Thu, 5 Apr, 2018
What’s really going on when someone thinks their house is haunted
Don’t assume a property is haunted just because it seems creepy. Studies have found scientific reasons for people sensing an eerie atmosphere or sinister presence when they walk into a particular house.
Infrasound – vibrations below the limit of human hearing – is one possible cause. University researchers have discovered that infrasound from something like vibrating water pipes or an electric fan can create feelings of dread and even hallucinations.
Other research has found links between reputed hauntings and naturally occurring magnetic fields. For example, one study by British psychologists traced the ghostly experiences of people sleeping in a castle bedroom to a magnetised bed support.
The finding is backed by laboratory experiments published in the International Journal of Neuroscience that show weak magnetic fields applied to the brain can make people sense the presence of a sentient being.
Neurophysiologist Dr Vladimir Dubaj, is a credible guide to the amorphous world of ghosts. He lectures in neuroscience at Swinburne University and is president of the Australian Parapsychological Research Association.
“I look at it from a scientific perspective,” he says. “Lots of reported hauntings are psychological rather than genuine in nature, some places just look creepy and people expect that the place should be haunted – therefore it must be haunted.
“People can misinterpret certain events and believe they’ve had a paranormal experience simply because they want to. I know cases of people saying a property is haunted because drawing attention to it is financially beneficial to them.”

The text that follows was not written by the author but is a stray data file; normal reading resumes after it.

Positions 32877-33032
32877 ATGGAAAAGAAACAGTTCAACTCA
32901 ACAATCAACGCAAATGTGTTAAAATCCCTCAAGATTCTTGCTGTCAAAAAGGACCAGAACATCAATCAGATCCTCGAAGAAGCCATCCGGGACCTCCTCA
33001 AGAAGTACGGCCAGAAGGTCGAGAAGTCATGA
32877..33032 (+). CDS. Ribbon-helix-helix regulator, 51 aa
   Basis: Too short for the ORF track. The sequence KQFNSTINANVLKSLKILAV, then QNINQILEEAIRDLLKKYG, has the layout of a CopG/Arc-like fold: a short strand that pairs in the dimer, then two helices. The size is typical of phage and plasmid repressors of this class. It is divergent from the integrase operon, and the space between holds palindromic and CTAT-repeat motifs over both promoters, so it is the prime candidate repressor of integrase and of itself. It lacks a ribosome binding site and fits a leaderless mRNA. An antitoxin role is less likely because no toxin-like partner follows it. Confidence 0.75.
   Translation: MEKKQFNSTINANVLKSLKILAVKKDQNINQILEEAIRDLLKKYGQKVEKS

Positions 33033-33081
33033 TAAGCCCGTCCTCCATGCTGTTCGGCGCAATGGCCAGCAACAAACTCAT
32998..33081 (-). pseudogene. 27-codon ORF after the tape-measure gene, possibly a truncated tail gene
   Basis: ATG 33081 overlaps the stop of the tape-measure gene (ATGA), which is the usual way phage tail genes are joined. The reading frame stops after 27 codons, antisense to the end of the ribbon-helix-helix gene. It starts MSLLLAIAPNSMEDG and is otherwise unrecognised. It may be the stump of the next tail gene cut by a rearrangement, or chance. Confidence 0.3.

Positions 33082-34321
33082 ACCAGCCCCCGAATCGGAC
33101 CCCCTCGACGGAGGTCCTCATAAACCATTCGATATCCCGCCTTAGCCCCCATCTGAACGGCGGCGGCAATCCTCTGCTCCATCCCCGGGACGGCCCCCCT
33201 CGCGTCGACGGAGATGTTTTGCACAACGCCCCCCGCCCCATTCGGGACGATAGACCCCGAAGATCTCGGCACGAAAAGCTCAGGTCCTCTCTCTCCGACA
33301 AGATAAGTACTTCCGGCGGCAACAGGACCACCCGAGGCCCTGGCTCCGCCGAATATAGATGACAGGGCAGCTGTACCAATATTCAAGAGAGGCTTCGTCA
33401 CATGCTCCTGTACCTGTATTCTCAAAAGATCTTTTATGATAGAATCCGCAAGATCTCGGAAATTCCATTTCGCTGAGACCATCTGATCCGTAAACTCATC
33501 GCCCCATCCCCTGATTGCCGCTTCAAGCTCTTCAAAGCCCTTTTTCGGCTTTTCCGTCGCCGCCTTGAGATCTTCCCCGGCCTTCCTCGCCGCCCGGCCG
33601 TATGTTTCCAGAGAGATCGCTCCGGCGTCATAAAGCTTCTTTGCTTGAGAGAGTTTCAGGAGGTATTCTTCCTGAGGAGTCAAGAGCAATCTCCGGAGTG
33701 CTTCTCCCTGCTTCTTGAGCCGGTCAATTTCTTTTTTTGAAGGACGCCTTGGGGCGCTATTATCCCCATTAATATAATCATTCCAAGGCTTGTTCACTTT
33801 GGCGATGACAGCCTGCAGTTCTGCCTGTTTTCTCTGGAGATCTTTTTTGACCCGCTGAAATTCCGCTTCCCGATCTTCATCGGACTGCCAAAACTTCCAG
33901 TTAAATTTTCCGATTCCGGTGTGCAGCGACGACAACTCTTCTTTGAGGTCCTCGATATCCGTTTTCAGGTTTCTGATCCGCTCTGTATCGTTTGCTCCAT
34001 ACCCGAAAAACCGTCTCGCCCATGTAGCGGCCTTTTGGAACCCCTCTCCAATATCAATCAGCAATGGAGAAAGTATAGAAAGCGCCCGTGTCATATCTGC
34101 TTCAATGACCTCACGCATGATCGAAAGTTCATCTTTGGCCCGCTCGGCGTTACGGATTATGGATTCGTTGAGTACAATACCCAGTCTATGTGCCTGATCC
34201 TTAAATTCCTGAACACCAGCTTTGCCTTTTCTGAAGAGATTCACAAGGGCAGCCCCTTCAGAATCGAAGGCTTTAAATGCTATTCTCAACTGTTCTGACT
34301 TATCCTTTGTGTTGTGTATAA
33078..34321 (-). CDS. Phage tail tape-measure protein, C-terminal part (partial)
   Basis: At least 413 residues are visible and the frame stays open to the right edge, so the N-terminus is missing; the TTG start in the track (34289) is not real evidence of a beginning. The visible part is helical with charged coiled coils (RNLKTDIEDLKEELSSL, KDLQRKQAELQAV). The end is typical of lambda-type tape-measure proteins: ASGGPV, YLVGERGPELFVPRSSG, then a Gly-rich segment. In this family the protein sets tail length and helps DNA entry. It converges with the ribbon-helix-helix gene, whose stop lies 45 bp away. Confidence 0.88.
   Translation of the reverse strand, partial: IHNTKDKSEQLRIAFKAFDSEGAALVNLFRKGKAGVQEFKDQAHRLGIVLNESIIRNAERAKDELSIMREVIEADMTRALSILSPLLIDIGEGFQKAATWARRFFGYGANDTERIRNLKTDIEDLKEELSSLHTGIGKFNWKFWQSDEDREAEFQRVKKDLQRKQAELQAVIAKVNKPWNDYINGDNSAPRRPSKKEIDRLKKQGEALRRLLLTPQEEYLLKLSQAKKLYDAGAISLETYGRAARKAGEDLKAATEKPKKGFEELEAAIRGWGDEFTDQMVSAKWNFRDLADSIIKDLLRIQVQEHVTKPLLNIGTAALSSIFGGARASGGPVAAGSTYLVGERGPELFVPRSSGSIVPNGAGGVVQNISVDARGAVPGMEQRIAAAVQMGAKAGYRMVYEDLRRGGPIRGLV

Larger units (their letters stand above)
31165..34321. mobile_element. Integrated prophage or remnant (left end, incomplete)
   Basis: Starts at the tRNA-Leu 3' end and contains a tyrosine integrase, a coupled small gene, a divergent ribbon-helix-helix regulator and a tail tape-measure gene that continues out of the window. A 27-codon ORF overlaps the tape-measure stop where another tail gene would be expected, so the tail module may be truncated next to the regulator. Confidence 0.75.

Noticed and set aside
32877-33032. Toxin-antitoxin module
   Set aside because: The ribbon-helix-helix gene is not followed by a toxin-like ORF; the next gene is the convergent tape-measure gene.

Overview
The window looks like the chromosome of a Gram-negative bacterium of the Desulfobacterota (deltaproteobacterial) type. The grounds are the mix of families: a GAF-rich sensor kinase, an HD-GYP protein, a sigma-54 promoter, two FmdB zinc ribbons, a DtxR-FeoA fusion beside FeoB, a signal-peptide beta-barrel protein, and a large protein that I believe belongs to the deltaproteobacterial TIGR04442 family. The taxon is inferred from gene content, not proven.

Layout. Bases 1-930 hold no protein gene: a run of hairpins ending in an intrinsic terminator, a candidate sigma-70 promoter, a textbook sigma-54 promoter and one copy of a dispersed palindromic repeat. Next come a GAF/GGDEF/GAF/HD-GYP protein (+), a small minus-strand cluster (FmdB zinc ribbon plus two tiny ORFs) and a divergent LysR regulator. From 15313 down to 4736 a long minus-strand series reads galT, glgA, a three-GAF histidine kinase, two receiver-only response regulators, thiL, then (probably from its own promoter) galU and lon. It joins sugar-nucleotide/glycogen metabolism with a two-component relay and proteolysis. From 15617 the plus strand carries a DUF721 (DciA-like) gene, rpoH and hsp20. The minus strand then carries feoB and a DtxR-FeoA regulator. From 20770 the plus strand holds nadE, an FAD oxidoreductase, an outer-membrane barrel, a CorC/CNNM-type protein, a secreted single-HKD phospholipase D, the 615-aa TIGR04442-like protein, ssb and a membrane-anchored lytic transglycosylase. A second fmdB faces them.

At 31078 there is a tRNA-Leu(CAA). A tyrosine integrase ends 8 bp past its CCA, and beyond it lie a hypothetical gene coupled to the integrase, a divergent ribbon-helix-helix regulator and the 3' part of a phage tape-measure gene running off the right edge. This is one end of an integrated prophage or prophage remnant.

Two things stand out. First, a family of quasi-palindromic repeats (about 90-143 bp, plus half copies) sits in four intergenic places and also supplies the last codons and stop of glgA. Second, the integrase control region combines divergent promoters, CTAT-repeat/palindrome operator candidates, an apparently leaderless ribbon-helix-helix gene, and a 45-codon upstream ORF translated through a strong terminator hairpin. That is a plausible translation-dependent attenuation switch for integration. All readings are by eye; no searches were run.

Surprisingly, millions of Australians do believe in ghosts. A recent poll by Essential Research found 35 per cent believe ghosts exist and can influence their will on the living. Even more (39 per cent) believe that angels and demons are active in the world.
Dr Dubaj maintains an open mind, but believes most paranormal experiences are due to expectation, misinterpretation and a brain function called pareidolia, which interprets patterns in random data. Seeing a face on the moon is one example.
A house’s spooky reputation could originate like this. The shadow of a stair banister on a moonlit wall appears and disappears with passing clouds. A terrified visitor interprets the shadow as a fleeting ghost, someone else has the same experience and local gossip starts comparing the house to The Amityville Horror.
A major problem with investigating paranormal events is that they are random and unpredictable, and science demands something repeatable that can be tested and confirmed. That’s why Dr Dubaj is excited by the results of his teams’ recent study of ghostly events at the convict site of Port Arthur in Tasmania.
“We looked at paranormal experiences at Port Arthur over 25 years and found that when there was a lot more electromagnetic activity in the atmosphere, a lot more people were experiencing ghosts,” he says. “It confirms an earlier US study that shows the phenomena occurs in the northern hemisphere in exactly the same way.
“There are multiple ways of interpreting the data. You could say certain magnetic field frequencies cause something to occur in the environment, and that the witness just happens to be there at the right time. Or you could say the frequencies are affecting an individual’s brain and causing them to have a sensory hallucination.
“However it’s a big step towards gaining a scientific understanding of what’s actually occurring.”
Written by Iain Gillespie. Republished with permission of Domain.com.au.